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"Dave Mabus" Diagnosed and In Treatment PDF Print E-mail
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Written by Tim Farley   
Thursday brought news from Montréal, Canada of further action in the “David Mabus” case.

Long-time readers of this site and many other skeptic websites are familiar with this person, who would regularly interject and threaten in the comments below. He drew his nom de plume from the writings of Nostradamus, and targeted James Randi and many other skeptics for endless ire. He’s been at it for some time, you can read Mr. Randi’s posts from three years ago about this character.

Last month his spam and threats (which had accelerated on Twitter) got the attention of the press and the police where he lives in Montréal. The story of how this came about is an interesting case study in online skeptic activism which I documented in detail on my blog. It resulted in his arrest on August 16 and appearance before a judge on a total of 16 charges of making death threats.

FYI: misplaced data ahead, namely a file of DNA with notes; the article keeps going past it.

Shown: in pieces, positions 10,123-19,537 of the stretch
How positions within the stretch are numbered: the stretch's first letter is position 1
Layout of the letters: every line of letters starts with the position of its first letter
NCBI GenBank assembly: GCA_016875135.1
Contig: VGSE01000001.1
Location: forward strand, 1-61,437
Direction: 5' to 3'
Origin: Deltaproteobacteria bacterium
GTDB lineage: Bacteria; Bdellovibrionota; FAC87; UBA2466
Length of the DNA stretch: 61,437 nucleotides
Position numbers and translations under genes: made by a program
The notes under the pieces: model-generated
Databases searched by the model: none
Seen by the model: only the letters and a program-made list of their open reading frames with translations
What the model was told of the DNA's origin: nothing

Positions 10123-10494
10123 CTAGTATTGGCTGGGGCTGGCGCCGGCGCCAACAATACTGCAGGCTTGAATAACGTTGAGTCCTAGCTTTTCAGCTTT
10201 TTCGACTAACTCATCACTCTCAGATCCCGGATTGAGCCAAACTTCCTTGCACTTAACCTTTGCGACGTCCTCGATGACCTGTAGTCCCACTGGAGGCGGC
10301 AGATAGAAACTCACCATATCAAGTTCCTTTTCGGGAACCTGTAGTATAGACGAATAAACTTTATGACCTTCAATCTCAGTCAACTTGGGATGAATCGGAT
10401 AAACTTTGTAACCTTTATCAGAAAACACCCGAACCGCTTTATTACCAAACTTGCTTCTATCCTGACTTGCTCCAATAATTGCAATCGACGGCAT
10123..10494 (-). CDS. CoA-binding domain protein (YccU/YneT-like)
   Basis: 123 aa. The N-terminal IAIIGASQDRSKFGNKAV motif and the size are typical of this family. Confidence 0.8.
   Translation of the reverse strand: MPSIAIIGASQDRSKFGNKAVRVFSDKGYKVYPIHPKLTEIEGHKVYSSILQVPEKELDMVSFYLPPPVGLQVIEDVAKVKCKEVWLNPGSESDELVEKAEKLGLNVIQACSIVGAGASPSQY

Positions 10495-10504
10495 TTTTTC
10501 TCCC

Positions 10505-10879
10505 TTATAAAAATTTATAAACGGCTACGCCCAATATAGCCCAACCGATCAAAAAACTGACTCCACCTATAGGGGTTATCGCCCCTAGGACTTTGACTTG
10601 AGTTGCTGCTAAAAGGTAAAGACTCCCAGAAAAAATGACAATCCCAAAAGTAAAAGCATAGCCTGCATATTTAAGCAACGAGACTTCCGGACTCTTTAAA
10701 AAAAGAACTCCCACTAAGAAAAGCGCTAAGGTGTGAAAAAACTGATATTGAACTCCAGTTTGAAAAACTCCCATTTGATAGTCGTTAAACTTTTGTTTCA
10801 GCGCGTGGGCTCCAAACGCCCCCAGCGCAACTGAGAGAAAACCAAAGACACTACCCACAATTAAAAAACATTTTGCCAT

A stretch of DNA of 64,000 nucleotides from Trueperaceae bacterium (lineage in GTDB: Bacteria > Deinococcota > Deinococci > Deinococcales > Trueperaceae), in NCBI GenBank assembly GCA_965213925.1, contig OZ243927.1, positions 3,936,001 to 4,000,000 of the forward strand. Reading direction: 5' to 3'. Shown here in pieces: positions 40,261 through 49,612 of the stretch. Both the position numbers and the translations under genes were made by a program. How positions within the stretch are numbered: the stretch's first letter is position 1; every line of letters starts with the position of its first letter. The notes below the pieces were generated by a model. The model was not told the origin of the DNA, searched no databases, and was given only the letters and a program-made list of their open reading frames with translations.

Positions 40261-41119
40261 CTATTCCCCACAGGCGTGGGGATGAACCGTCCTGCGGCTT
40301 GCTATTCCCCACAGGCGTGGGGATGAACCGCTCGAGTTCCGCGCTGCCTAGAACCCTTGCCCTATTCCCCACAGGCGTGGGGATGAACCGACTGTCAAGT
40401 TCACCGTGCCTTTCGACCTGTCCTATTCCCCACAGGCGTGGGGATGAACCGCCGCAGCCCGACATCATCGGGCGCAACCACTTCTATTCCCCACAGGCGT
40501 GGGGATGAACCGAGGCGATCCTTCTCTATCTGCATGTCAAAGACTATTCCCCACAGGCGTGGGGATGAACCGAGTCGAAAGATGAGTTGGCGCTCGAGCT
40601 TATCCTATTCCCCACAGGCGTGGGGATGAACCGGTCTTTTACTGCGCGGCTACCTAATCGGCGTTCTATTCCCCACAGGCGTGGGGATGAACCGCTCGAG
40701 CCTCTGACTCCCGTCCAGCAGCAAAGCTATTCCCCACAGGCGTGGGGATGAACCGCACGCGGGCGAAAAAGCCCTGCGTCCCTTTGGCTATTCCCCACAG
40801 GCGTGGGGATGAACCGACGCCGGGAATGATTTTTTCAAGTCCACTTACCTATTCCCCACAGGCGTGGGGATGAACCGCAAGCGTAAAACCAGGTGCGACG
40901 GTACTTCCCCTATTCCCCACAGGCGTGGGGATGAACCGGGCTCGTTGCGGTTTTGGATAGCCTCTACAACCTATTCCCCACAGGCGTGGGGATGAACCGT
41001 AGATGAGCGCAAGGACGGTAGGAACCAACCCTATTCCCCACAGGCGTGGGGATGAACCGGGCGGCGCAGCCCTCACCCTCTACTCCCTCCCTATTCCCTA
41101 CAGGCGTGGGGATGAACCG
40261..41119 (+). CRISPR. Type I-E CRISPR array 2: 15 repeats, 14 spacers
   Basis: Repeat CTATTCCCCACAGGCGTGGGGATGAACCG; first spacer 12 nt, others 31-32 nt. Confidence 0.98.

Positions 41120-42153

Many skeptics assumed a mental illness of some kind was involved in this case.  Even his own defense attorney Leonard Waxman said at his August 19 hearing, “Ce n'est pas la personne moyenne qui fait ça. Il ya quelque chose de déséquilibré.”  Roughly translated, he says that Mabus is an unusual person indeed, perhaps unbalanced in some way. I’ve always thought it best to leave medical diagnoses to medical professionals, not lawyers or skeptics, so I’ve withheld judgment on this issue.